- Paperback: 272 pages
- Publisher: North Atlantic Books (September 13, 1994)
- Language: English
- ISBN-10: 1556431767
- ISBN-13: 978-1556431760
- Product Dimensions: 6 x 0.7 x 8.9 inches
- Shipping Weight: 14.4 ounces
- Average Customer Review: 3.9 out of 5 stars See all reviews (19 customer reviews)
- Amazon Best Sellers Rank: #840,835 in Books (See Top 100 in Books)
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The Double Mirror: A Skeptical Journey into Buddhist Tantra Paperback – September 13, 1994
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Top Customer Reviews
Butterfield was a follower of a Buddhist cult (using the term loosely: it was more kooky than vicious) that revolved around the enigmatic but dissolute Chogyam Rinpoche.
The book is a chronicle of the author's years with these people, and why he, Siddharthalike, eventually had to turn and follow his own path.
Perhaps the book's chief merit lies in its deliberate dissection of what it's like to really want to get into a belief system, yet know in the back of your mind that it doesn't add up. You don't want to embarrass people, you don't want to strain friendships, you have so much invested, your friends will think you foolish, etc. And yet you are unsuppressibly aware the whole thing is horse-puckey.
Having said that, the book is certainly not an "expose" of Buddhism, or even of Rinpoche. It is clear that Butterfield has a high opinion of most of his co-religionists and is not necessarily out to take off Rinopoche's head or discredit the religion.
Rather, it is a respectful and thoughtfully-woven account of the author's years of involvement with this group, and how he grew to be dissatisfied personally with its teachings and practices.
And happily, this book is not so beset with specialized Buddhist terms that only the initiated could navigate it. I've seen some of those. No, it's fine material for a general reader, or for somebody just getting into Buddhism.
Most Recent Customer Reviews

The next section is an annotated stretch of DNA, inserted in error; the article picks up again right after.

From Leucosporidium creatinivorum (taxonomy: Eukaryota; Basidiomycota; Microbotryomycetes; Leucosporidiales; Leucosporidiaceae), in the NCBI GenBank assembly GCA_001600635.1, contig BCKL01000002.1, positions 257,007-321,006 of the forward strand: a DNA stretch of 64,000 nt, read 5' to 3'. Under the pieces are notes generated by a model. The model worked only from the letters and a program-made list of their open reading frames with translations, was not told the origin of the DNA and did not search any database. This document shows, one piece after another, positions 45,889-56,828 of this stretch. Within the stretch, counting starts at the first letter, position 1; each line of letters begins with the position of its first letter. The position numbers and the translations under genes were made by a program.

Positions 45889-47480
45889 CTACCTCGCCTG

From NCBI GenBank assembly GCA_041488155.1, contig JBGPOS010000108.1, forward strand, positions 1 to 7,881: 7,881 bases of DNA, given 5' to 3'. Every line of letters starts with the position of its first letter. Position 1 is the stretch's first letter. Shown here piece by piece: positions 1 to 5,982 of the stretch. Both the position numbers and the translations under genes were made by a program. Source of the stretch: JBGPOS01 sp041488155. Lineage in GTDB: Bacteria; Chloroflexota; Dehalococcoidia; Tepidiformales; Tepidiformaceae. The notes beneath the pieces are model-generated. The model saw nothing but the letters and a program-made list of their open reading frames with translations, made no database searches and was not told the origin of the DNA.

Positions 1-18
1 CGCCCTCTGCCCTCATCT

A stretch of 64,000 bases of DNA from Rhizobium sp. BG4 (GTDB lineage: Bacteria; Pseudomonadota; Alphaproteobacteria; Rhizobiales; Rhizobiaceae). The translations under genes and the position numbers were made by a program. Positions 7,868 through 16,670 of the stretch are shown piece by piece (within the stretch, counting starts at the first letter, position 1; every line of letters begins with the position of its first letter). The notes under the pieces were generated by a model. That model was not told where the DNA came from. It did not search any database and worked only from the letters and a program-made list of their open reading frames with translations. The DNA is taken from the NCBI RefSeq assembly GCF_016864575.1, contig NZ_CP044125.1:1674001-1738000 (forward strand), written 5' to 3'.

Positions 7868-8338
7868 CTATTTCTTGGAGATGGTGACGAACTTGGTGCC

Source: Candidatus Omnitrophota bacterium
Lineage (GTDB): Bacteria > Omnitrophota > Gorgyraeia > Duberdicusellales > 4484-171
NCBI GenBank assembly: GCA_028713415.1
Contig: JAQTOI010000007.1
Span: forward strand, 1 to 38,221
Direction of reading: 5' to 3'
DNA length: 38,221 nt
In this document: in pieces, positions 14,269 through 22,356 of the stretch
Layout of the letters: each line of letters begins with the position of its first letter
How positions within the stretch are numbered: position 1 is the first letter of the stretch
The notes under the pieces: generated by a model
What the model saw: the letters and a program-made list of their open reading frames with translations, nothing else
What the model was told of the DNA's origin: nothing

I liked the book. I remember how vicious the cult of Vajradhatu was toward Stephen (I was a member whne his book came out, but no longer) about this really thoughtful book. Read morePublished 9 months ago by Tantric Net Cutter
I read this book a decade-and-a-half ago. This book is kind of like an anthropological field report. It talks about the organization
Chogyam Trungpa founded. Read more
Reading this book has been both one of the most rewarding and frustrating experiences I had with Buddhist literature. Read morePublished 17 months ago by Shady Ivan
Poignant because the author still desperately wants to believe. He is not a journalist seeking to discredit Vajradhatu, he is a seeker who is journaling his own fall from hope. Read morePublished on November 6, 2013 by Lily1
Funny how some people will show such alarm when gazing into a mirror.
Somehow, they have never made the connection between the reflection perceived
and that which is... Read more
As a longtime student of Tibetan Buddhism, I have valued this book since shortly after its publication. Butterfield is honest and eloquent. Read morePublished on May 18, 2011 by Daniel Cozort
An amazingly honest book! In view of the current popularity of Tibetan Buddhism, this is a very timely warning by a former member of the Naropa Institute in Boulder, Colorado,... Read morePublished on January 11, 2008 by Midasin
It is sad to read of yet another story of abuse perpetrated by the Shambhala cult. The Shambhala cult is so obviously fascistic that it is hard to believe anyone could call... Read morePublished on November 22, 2007 by Pastor Jennifer